WORLD NEWS
01/24/2018 08:43 am ET

Leading German Far-Right Figure Ditches Party, Converts To Islam

The nationalist Alternative for Germany party warns against "Islamization."
Protesters hold a sign reading "Stop the AfD. No Nazis in the German Parliament" in Hanover, Germany, December 2, 2017.
Fabian Bimmer / Reuters
Protesters hold a sign reading "Stop the AfD. No Nazis in the German Parliament" in Hanover, Germany, December 2, 2017.

A leading member of Germany’s far-right Alternative for Germany party, known for lamenting “Islamization” of the country, has stepped down following his conversion to Islam, according to multiple reports.

Arthur Wagner resigned from his position in the German state of Brandenburg on Jan. 11 for “personal reasons,” party spokesman Daniel Friese said Wednesday. Friese added that the party has no issue with Wagner’s decision.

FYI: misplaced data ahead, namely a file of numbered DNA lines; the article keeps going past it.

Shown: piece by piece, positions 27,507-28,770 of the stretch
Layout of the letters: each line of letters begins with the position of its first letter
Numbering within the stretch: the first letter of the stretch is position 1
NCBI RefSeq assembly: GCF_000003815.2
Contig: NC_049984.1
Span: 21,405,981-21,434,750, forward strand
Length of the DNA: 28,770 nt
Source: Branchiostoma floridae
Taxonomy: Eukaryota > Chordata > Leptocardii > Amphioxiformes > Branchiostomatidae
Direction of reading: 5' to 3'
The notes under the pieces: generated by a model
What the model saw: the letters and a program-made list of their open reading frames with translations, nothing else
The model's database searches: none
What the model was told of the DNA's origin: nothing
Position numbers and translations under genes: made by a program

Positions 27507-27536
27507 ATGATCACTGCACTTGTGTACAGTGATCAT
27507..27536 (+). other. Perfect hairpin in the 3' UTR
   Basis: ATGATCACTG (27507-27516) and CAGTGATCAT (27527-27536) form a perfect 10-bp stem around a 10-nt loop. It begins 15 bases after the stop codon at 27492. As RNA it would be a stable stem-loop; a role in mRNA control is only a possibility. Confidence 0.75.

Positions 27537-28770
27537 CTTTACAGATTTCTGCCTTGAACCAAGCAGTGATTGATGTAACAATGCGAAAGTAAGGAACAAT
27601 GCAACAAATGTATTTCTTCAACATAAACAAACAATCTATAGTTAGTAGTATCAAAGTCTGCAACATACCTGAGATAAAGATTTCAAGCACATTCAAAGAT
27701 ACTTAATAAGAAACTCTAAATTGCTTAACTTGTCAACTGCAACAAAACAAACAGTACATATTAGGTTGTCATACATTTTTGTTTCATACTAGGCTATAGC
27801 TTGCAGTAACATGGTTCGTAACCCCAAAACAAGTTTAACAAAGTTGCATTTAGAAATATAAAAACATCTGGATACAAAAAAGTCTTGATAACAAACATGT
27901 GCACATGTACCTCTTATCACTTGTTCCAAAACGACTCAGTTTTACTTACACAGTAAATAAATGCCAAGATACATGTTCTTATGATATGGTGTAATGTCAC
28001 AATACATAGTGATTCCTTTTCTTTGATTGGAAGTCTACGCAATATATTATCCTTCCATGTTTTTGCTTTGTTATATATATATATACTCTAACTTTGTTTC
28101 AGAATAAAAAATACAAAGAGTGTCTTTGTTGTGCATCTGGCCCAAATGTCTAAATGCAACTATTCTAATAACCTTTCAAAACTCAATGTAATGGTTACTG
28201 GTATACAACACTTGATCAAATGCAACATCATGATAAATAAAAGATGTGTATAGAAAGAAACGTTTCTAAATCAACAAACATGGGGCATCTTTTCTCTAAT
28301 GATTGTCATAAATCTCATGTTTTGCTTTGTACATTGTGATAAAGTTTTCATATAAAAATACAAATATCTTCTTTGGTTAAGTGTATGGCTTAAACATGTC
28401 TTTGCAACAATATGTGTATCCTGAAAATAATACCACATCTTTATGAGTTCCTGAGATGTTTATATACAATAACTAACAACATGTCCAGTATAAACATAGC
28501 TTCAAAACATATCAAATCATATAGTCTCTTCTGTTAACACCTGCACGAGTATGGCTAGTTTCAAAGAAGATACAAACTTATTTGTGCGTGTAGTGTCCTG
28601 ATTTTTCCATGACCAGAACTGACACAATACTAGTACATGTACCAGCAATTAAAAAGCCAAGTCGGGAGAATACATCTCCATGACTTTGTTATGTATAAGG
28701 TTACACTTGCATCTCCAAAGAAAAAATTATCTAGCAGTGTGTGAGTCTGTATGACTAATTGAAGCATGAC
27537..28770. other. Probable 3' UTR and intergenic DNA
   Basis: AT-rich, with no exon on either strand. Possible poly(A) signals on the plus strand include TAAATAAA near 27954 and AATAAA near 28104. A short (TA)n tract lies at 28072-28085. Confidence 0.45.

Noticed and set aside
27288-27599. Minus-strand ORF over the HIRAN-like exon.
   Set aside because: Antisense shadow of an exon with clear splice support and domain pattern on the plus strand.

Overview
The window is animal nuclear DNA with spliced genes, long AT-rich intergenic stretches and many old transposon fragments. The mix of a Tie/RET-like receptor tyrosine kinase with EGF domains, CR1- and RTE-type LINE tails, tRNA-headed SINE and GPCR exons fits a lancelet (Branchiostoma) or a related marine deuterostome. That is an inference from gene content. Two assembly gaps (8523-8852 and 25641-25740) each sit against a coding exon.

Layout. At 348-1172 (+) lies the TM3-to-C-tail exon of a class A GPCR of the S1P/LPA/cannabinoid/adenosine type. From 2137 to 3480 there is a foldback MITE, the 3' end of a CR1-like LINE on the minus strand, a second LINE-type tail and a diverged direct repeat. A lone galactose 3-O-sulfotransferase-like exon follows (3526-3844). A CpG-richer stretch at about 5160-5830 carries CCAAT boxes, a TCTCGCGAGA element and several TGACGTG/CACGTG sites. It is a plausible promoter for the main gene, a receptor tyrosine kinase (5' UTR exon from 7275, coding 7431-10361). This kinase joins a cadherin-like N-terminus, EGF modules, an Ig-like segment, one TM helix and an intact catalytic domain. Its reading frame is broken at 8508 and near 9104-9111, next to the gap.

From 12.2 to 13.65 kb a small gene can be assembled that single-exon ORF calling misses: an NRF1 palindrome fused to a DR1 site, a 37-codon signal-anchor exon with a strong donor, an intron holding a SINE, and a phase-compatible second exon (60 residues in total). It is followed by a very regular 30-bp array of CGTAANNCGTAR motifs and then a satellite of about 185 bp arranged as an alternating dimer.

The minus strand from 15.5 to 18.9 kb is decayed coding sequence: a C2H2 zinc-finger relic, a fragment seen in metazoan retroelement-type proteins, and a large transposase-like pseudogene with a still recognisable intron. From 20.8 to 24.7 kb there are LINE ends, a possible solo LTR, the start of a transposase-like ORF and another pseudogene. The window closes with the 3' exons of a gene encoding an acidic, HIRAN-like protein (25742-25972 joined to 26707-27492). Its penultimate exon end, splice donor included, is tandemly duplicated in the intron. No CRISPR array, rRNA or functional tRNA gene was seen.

It’s unclear what prompted Wagner’s religious conversion. Alternative for Germany, or AfD, rose to prominence beginning in 2015 with the influx of refugees and migrants into Europe. The party worked to appeal to mainstream Germans by stoking fear of a cultural overhaul and a threat to the German lifestyle.

“What they’ve done is create this extraordinary newspeak where all of their positions are justified in terms of liberal arguments about right to an identity, right to a separate culture ― arguments about how far a Western culture can absorb a non-Western culture,” Roger Griffin, an expert on fascism and modern history at Oxford Brookes University, told HuffPost last year.

The party was voted into Germany’s Bundestag, or parliament, for the first time in last year’s elections. It’s promoted policies like the repatriation of 500,000 Syrian refugees living in Germany, claiming the Syrian civil war is almost over.

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